Medicine has certainly come a long way since a doctor would reach his diagnosis by solemnly scrutinising a vial of your urine before sniffing and then tasting it (rather, I imagine, in the manner of a particularly pretentious sommelier; "I'm getting ...hmmm.... asparagus, with just a hint of fenugreek" ).
These days, assuming you have managed to pass the modern-day Cerberus sitting behind the reception desk, you are more likely to find your GP sitting at a computer terminal, ready to access a world of information for your sole benefit.
If it's in the right hands, this is excellent news; specialist appointments or prescriptions arranged at the touch of a button and your entire medical history instantly available without the need for lengthy explanations. In any case, the extent of medical knowledge has long since surpassed the capacity of a single human brain.
However, at least in the experience of friends and family, the availability of medical information online has tempted more than one GP into a lotus-eating lifestyle of intellectual idleness.
There are, it seems, many online diagnostic tools based on the flowchart principle, in which the answers to a series of questions dictate progress through the various options. Much the same things can be found in home health encyclopedias - with the notable exception that, when all else fails the encyclopedia blithely says, "See your doctor".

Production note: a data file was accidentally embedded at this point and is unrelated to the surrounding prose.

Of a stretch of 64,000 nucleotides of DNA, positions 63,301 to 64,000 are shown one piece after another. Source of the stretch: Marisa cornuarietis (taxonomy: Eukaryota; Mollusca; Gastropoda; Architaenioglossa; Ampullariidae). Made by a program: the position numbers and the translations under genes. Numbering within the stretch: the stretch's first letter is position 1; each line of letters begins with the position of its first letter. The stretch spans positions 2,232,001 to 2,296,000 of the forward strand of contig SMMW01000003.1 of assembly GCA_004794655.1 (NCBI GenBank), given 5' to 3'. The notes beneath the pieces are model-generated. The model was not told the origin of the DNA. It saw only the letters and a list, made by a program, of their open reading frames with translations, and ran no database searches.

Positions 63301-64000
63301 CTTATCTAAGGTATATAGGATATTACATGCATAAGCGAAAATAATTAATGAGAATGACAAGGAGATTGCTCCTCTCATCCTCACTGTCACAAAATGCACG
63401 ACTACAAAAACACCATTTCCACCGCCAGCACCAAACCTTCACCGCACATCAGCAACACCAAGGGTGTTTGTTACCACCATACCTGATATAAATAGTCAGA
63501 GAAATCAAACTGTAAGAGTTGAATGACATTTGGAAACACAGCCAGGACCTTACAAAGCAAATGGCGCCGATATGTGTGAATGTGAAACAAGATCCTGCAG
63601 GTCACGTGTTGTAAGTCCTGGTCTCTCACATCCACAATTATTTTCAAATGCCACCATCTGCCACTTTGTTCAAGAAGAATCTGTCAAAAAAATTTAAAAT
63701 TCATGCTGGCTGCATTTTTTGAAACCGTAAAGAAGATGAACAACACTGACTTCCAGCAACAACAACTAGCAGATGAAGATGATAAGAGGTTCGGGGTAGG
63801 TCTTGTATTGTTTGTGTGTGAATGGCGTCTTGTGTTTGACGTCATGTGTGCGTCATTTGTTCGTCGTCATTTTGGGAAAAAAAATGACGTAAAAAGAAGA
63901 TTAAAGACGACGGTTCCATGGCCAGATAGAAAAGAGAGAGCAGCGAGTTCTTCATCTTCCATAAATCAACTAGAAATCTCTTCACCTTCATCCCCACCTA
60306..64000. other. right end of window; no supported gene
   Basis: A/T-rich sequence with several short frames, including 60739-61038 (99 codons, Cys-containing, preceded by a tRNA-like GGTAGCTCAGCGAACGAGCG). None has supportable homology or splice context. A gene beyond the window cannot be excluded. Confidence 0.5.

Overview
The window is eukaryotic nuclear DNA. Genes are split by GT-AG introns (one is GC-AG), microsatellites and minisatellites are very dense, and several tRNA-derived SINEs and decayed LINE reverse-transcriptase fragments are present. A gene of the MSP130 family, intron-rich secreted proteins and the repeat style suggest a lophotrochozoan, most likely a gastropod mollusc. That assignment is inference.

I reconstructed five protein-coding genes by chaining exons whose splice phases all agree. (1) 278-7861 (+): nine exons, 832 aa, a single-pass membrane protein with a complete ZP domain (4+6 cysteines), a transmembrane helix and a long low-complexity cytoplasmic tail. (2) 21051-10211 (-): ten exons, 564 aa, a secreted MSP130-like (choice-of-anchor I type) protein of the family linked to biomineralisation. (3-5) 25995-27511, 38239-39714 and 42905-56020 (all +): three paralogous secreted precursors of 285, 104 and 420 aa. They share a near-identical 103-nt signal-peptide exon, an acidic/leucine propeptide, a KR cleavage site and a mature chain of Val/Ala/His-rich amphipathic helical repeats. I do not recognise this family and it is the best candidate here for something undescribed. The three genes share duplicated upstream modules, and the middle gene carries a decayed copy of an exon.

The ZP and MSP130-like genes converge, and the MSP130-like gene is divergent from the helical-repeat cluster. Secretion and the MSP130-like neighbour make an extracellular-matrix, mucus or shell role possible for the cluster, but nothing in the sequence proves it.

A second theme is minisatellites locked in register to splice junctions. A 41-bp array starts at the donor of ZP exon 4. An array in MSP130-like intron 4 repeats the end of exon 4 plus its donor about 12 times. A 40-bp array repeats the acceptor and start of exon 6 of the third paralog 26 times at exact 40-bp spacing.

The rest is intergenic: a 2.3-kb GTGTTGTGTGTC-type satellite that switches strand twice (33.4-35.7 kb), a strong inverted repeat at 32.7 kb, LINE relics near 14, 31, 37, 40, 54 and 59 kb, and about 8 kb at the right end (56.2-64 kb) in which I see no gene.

For the GP attempting to use the system, there is no such cop-out. The anxious patient in the consulting room requires some kind of intervention, so what to do?
In some cases, the answer appears to be run through the options in the chart in the given order, regardless of the individual history of the patient. And in one instance I know of, this course of action was very nearly fatal because these diagnostic programmes are designed by software engineers.
If something goes wrong with an IT system, you start by eliminating the simplest and most obvious faults - is it turned on? Is a cable unplugged? Only when you have removed all these from the list do you start to look at more complex potential problems, leaving until last the really drastic explanations that might require major intervention or even replacement.
This is the pattern of thinking that has dictated the structure of online diagnosis charts and, when doctors ignore the clear warnings to use the tool as an aid to practice and make it instead a substitute for rational thought, it costs lives.
In the hands of an idle or indifferent GP, a life-threatening illness can go undetected for months simply because the computer suggests eliminating all minor possibilities first, or fails to list it as an option because the patient does not fit the usual profile.
But, unlike ailing laptops, human beings have an inconvenient habit of becoming increasingly unwell and incapacitated if their illnesses are not correctly treated - or even dying.
And there's no way to switch them back on again.